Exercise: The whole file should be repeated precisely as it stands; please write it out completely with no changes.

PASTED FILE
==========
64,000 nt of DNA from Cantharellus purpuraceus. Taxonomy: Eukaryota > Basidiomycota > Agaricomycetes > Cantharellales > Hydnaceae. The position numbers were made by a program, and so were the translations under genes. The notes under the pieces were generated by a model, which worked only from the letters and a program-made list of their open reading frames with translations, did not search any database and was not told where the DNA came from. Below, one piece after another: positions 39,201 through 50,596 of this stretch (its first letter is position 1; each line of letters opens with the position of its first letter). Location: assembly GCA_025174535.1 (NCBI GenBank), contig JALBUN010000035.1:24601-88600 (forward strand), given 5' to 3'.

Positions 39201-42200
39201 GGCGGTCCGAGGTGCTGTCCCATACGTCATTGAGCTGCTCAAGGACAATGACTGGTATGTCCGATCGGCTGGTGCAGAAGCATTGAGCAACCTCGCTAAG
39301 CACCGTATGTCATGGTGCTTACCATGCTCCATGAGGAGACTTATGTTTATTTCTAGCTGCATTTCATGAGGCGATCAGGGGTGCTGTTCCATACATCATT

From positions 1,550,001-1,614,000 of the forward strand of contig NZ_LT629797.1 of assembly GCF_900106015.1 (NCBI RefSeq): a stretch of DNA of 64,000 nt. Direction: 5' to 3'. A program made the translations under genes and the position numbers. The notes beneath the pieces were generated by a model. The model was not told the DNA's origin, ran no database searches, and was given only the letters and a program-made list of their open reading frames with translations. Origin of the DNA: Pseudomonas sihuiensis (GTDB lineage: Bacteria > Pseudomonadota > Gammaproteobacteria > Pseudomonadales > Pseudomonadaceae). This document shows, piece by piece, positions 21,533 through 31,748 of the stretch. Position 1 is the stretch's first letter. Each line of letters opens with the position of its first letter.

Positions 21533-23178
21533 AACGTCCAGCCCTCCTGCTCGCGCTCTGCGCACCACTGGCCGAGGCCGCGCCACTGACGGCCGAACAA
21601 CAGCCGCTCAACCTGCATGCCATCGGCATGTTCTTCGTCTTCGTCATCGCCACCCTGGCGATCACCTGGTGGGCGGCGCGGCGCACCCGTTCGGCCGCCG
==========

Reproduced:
64,000 nt of DNA from Cantharellus purpuraceus. Taxonomy: Eukaryota > Basidiomycota > Agaricomycetes > Cantharellales > Hydnaceae. The position numbers were made by a program, and so were the translations under genes. The notes under the pieces were generated by a model, which worked only from the letters and a program-made list of their open reading frames with translations, did not search any database and was not told where the DNA came from. Below, one piece after another: positions 39,201 through 50,596 of this stretch (its first letter is position 1; each line of letters opens with the position of its first letter). Location: assembly GCA_025174535.1 (NCBI GenBank), contig JALBUN010000035.1:24601-88600 (forward strand), given 5' to 3'.

Positions 39201-42200
39201 GGCGGTCCGAGGTGCTGTCCCATACGTCATTGAGCTGCTCAAGGACAATGACTGGTATGTCCGATCGGCTGGTGCAGAAGCATTGAGCAACCTCGCTAAG
39301 CACCGTATGTCATGGTGCTTACCATGCTCCATGAGGAGACTTATGTTTATTTCTAGCTGCATTTCATGAGGCGATCAGGGGTGCTGTTCCATACATCATT

From positions 1,550,001-1,614,000 of the forward strand of contig NZ_LT629797.1 of assembly GCF_900106015.1 (NCBI RefSeq): a stretch of DNA of 64,000 nt. Direction: 5' to 3'. A program made the translations under genes and the position numbers. The notes beneath the pieces were generated by a model. The model was not told the DNA's origin, ran no database searches, and was given only the letters and a program-made list of their open reading frames with translations. Origin of the DNA: Pseudomonas sihuiensis (GTDB lineage: Bacteria > Pseudomonadota > Gammaproteobacteria > Pseudomonadales > Pseudomonadaceae). This document shows, piece by piece, positions 21,533 through 31,748 of the stretch. Position 1 is the stretch's first letter. Each line of letters opens with the position of its first letter.

Positions 21533-23178
21533 AACGTCCAGCCCTCCTGCTCGCGCTCTGCGCACCACTGGCCGAGGCCGCGCCACTGACGGCCGAACAA
21601 CAGCCGCTCAACCTGCATGCCATCGGCATGTTCTTCGTCTTCGTCATCGCCACCCTGGCGATCACCTGGTGGGCGGCGCGGCGCACCCGTTCGGCCGCCG